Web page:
And it shows. Take the real estate marketplace Zillow, which found that Gen Z women are already reaching financial equality, citing data showing women and men are purchasing homes at a similar rate and at similar prices, in comparison to single men and women who are older.
Gen Z: Leveling the playing field through tech
This inequality has found a voice in tech – with a growing number of apps and platforms dedicated specifically to women. From Ellevest to The Fiscal Femme and The Budgetnista, these platforms are tailored to ‘female-focused financials.’
Beyond the plethora of female-focused fintech, young women can also do so using the countless gender-neutral apps as well (Lemonade, Mint, Stash Wealth, and Robinhood, etc).
As Gen Z women have the opportunity (and necessity) to become more economically independent and financially literate, technology will continue to meet their need and provide them with tailored tools to grab their financial planning by the horns, no parents or partner needed.
It’s no surprise then that these financial solutions are tech-based, according to a 2018 Merrill Lynch report:
A generation that knows only mobile tech expects to handle their finances on their phone, fast, and simple.
Gen Z: “The Kids Have Come To Save Us”
Beyond tech and financial feminism, recent societal advances have shaped reality for Gen Z, from legalizing gay marriage to adopting environmentally-friendly legislation. What were milestones for millennials are the norm for Gen Zers.
This has created a generation for whom a certain standard of social circumstances is expected.
Older generations have taken note of these socially-driven Gen Zers: A few days before last year’s March For Our Lives, which was organized by the Parkland high schoolers after their friends were gunned down in school, The Washington Post ran Dana Milbank’s op-ed titled “The Kids Have Come To Save Us.”
Milibank notes that we’re on the “cusp of change of a magnitude not seen since the 1960s,” citing social issues such as guns, immigration, race, and more, as Gen Z will repudiate the status quo.
Parkland survivor and Gen Z woman Emma Gonzalez told The New Yorker that activism comes naturally for her generation because “we know how to keep people’s attention on us because we’re teenagers, and we have the phones.”
In a survey conducted by UN Foundation organization Girl Up, 65% of Gen Z female respondents said they expect brands to take a stand on social issues, and 72% think it’s imperative to purchase products that are environmentally friendly.
Social-justice minded and armed with technology at their fingertips, this generation can seamlessly organize action and outreach like never before, and make financial decisions based on values, and not only on value.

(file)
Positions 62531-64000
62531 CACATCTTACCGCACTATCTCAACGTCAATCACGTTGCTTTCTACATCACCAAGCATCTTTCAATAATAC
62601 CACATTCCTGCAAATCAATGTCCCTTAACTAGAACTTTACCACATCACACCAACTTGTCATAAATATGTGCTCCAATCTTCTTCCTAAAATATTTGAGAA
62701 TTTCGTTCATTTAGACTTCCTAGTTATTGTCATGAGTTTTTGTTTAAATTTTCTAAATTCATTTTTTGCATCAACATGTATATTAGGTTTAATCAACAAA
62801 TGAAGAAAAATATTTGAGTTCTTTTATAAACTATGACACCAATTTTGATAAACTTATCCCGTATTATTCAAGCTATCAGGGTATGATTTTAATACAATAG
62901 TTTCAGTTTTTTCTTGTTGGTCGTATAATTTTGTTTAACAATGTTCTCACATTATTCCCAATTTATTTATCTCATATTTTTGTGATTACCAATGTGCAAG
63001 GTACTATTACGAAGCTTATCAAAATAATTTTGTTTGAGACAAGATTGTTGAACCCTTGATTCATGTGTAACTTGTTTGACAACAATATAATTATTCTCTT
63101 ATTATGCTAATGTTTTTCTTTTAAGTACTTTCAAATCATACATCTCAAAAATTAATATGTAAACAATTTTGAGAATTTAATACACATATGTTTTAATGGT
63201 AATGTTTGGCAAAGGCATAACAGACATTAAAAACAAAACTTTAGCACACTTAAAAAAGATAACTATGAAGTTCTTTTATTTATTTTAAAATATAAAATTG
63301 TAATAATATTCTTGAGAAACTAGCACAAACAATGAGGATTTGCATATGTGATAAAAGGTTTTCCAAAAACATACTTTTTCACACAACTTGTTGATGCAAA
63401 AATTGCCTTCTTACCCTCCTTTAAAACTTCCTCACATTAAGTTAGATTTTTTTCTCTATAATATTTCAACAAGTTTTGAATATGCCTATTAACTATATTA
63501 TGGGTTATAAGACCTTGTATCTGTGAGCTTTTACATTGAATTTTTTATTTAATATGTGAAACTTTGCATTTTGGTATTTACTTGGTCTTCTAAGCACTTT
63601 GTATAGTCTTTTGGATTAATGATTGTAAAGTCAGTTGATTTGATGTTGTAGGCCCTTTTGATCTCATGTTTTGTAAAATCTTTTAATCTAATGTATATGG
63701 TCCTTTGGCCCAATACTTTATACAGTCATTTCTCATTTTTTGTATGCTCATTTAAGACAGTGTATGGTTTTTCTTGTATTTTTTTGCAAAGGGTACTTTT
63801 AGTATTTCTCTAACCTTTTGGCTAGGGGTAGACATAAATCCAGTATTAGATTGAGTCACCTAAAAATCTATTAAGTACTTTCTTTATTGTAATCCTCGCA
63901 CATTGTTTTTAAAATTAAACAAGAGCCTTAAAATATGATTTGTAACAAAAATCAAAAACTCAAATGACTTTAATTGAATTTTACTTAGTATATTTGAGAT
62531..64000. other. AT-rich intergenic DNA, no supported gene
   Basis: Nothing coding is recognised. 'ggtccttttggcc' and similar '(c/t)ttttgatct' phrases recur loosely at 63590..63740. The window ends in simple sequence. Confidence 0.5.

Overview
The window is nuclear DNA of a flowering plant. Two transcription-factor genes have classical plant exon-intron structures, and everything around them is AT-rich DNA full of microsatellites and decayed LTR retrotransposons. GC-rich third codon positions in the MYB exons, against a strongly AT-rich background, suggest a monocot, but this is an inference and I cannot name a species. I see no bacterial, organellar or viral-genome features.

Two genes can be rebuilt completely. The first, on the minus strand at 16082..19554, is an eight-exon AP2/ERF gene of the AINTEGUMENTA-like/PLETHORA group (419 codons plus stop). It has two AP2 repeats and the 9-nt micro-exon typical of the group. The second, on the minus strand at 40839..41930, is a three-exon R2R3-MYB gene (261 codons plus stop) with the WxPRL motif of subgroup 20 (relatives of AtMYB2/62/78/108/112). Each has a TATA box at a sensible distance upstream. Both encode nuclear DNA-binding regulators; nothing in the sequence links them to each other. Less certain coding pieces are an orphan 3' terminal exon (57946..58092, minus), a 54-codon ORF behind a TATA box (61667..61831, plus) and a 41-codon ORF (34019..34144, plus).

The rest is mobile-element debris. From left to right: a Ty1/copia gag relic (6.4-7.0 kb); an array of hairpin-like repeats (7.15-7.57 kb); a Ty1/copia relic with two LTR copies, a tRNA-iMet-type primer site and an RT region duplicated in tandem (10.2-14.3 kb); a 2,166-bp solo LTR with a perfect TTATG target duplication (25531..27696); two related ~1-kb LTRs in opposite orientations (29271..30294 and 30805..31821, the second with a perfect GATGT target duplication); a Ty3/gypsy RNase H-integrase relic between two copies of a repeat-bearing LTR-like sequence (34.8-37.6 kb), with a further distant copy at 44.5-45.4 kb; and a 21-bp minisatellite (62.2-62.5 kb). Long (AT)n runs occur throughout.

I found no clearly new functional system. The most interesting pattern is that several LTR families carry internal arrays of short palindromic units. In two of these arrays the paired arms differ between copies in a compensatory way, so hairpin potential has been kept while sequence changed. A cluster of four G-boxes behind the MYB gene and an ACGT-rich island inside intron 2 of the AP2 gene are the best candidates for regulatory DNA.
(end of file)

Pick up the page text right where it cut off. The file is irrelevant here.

The Gen Z Women Lemonaders
So, what does this all have to do with an insurance company?
Built completely on a digital substrate, Lemonade equalizes the insurance playing field and makes it accessible for anyone with a phone to financially protect their most valuable assets.
For Gen Zers, who walk around with computers in their pockets, getting a policy and updating coverage is as easy as ordering a Lyft, and it empowers both young women and men to take control of their financial selves.
Julia, a 23-year-old Gen Z policyholder, told us that Lemonade
“is not like some big scary company. It’s friendly and accessible, and even the language used is relatable.”
Gen Z Lemonader Alice told us that “Gen Z women are currently moving into their first apartments and starting to take on more responsibility. Since they do not have a prior home insurance go-to company/plan, they are looking for something techy and quick. Lemonade is the perfect option.”
It may not seem obvious at first glance, but beyond the value Lemonade provides with its instant technology, we’re really into the values part, too.
“Gen Z women probably value Lemonade more because it’s a user-friendly app that values their customers and charitable causes. I myself chose the charity Evolve Creative Alliance for my Lemonade Giveback, because it aims to support education in low-income areas. Having gone to a magnet public school in Philadelphia, I was exposed to a lot of socioeconomic and racial diversity which was incredibly valuable to me.”- Liz, 23, Lemonade policyholder
As a company built on transparency and trust, we’ll always aim to take stands on things that matter. As Emma Gonzales and her peers have illustrated, doing something is better than doing nothing. So from committing not to invest in coal, or taking a stance on guns, or simply distributing hacks to reduce our everyday plastic use, we’ll try to always do the right thing.
That’s something we hope everyone, men and women alike, Gen Z to Boomers, can all stand for.